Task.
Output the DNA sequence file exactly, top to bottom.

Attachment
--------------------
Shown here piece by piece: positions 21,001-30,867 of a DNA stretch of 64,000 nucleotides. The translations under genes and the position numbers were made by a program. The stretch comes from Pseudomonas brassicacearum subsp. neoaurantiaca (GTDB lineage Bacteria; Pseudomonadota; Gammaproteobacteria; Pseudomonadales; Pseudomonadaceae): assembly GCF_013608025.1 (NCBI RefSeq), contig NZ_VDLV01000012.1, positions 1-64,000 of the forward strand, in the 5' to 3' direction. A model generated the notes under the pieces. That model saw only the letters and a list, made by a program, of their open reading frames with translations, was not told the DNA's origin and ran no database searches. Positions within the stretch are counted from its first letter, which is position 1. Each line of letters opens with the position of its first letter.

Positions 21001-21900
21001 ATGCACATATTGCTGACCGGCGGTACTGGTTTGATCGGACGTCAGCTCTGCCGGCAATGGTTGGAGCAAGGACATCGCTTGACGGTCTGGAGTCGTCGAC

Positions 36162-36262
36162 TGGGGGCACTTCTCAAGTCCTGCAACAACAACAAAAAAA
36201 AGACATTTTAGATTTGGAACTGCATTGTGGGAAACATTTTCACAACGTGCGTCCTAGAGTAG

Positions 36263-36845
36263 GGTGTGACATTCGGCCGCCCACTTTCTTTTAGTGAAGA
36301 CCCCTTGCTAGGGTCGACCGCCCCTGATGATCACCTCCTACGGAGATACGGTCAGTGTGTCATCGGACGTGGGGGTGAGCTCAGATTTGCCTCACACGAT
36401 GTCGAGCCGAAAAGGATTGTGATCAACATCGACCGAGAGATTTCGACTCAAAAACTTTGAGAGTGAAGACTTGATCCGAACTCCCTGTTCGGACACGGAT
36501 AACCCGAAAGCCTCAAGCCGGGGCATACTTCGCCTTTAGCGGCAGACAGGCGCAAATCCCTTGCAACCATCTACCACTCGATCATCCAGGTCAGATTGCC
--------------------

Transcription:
Shown here piece by piece: positions 21,001-30,867 of a DNA stretch of 64,000 nucleotides. The translations under genes and the position numbers were made by a program. The stretch comes from Pseudomonas brassicacearum subsp. neoaurantiaca (GTDB lineage Bacteria; Pseudomonadota; Gammaproteobacteria; Pseudomonadales; Pseudomonadaceae): assembly GCF_013608025.1 (NCBI RefSeq), contig NZ_VDLV01000012.1, positions 1-64,000 of the forward strand, in the 5' to 3' direction. A model generated the notes under the pieces. That model saw only the letters and a list, made by a program, of their open reading frames with translations, was not told the DNA's origin and ran no database searches. Positions within the stretch are counted from its first letter, which is position 1. Each line of letters opens with the position of its first letter.

Positions 21001-21900
21001 ATGCACATATTGCTGACCGGCGGTACTGGTTTGATCGGACGTCAGCTCTGCCGGCAATGGTTGGAGCAAGGACATCGCTTGACGGTCTGGAGTCGTCGAC

Positions 36162-36262
36162 TGGGGGCACTTCTCAAGTCCTGCAACAACAACAAAAAAA
36201 AGACATTTTAGATTTGGAACTGCATTGTGGGAAACATTTTCACAACGTGCGTCCTAGAGTAG

Positions 36263-36845
36263 GGTGTGACATTCGGCCGCCCACTTTCTTTTAGTGAAGA
36301 CCCCTTGCTAGGGTCGACCGCCCCTGATGATCACCTCCTACGGAGATACGGTCAGTGTGTCATCGGACGTGGGGGTGAGCTCAGATTTGCCTCACACGAT
36401 GTCGAGCCGAAAAGGATTGTGATCAACATCGACCGAGAGATTTCGACTCAAAAACTTTGAGAGTGAAGACTTGATCCGAACTCCCTGTTCGGACACGGAT
36501 AACCCGAAAGCCTCAAGCCGGGGCATACTTCGCCTTTAGCGGCAGACAGGCGCAAATCCCTTGCAACCATCTACCACTCGATCATCCAGGTCAGATTGCC